The museum holds in public trust over 17,000 objects donated to the City of Humboldt. Collectively, these artifacts tell the story of the development of Humboldt and area. They are objects that demonstrate everyday life, but represent ingenuity, accomplishments, suffering and the values of the people who built the community of Humboldt and surrounding area.
The collection includes:
• Artifacts from the Humboldt Telegraph Station (circa 1878–1885), located on the Carlton Trail, including those found through an archaeological investigation conducted in 1995 of the telegraph station site;
• One of the oldest collections of natural history specimens in the province, begun in the 1920s by the monks at St. Peter’s Abbey;
• Items relating to the spiritual guidance given by the Benedictine monks, educational role of the Ursuline Sisters and the impact on health care by the Elizabethan sisters;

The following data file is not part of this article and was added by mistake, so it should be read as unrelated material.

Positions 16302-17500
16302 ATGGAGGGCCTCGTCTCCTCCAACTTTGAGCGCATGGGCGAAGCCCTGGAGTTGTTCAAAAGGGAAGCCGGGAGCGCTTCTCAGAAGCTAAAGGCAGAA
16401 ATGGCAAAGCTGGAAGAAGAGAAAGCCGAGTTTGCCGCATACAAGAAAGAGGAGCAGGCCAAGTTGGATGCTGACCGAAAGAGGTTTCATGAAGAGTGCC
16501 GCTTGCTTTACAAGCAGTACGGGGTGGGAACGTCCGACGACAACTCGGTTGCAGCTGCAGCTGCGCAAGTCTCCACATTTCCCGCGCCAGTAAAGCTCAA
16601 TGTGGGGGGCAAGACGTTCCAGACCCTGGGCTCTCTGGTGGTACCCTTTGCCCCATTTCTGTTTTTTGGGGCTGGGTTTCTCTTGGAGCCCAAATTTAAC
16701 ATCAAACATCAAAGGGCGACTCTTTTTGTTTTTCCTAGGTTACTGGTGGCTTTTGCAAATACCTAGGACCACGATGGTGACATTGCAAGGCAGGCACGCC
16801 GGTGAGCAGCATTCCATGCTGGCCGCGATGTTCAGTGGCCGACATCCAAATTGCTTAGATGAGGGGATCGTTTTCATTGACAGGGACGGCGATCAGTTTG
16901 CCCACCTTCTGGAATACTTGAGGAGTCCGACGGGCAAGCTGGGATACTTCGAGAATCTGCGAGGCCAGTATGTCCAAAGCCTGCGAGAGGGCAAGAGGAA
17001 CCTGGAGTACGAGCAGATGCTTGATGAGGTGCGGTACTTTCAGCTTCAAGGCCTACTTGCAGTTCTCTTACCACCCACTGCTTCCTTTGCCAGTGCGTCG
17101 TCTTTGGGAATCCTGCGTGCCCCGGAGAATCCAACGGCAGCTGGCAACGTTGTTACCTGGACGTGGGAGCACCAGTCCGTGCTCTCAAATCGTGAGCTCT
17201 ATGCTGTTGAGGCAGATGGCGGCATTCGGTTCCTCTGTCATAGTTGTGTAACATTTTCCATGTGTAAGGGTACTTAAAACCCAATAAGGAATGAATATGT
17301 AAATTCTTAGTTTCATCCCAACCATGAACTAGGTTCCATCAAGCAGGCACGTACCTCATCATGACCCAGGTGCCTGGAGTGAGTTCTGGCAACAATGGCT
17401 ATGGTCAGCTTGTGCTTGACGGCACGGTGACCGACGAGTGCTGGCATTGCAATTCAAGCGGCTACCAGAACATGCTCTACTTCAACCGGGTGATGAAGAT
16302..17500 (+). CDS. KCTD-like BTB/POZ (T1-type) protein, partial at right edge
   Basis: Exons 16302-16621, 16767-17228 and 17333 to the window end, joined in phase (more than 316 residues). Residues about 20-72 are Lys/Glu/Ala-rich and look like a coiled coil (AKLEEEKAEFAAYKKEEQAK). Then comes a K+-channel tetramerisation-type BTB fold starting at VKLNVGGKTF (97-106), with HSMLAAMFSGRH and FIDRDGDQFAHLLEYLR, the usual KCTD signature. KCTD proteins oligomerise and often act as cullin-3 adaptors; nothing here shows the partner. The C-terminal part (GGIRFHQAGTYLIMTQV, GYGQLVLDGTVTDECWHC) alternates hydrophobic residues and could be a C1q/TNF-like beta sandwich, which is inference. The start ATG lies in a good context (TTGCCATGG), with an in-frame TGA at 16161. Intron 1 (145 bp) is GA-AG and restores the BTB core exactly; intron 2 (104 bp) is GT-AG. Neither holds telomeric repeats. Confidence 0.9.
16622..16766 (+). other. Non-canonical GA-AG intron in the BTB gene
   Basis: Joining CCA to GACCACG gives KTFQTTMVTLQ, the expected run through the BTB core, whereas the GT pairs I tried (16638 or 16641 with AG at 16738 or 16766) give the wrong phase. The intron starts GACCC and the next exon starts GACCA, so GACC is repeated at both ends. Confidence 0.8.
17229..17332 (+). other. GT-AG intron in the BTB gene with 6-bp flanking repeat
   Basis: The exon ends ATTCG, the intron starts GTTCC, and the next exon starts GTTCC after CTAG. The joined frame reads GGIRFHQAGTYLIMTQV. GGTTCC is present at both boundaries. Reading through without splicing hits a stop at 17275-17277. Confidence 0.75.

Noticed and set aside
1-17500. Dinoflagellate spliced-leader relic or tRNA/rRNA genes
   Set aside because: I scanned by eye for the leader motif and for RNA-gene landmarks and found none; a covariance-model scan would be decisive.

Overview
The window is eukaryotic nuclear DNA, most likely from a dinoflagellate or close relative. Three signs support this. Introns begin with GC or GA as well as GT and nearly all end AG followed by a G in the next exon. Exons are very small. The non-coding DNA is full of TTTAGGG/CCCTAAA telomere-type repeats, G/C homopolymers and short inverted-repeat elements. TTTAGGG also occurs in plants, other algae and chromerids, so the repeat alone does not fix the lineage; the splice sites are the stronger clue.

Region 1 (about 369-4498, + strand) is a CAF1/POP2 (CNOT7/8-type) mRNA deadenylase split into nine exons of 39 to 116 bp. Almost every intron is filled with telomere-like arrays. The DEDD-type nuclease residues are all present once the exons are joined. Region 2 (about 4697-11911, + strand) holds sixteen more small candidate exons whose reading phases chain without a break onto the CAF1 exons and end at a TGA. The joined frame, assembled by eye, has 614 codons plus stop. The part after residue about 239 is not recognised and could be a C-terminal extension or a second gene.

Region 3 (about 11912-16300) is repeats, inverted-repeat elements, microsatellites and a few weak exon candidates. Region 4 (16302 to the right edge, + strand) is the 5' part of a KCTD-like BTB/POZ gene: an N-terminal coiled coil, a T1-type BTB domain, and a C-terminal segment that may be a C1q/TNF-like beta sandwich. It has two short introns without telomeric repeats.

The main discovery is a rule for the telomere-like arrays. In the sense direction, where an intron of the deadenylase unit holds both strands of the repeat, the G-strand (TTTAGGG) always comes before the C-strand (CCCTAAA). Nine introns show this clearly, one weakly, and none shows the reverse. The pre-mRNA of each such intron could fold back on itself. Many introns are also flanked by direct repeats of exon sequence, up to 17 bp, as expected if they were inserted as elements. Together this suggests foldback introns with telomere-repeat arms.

• Artefacts from the early settlement era, including those relating to transportation, communication, family life and community organizations;
• Memorabilia from businesses and events of Humboldt’s past;
• The development of Humboldt from the early pioneers to present time.
Visitors are invited to conduct research at the museum by browsing through our local history books, family histories and archival listings. Requests for information fulfilled by staff will be charged at $25/hour after the first hour. An approximate cost will be provided once the request is made, and payment must be received in full prior to any research being undertaken. This fee is for research time and does nor guarantee results.
The Humboldt Journal newspaper from 1905 to 2010 is available for viewing on microfilm.
To make an inquiry about research information please contact us by telephone or email:
(306) 682-5226 or email@example.com.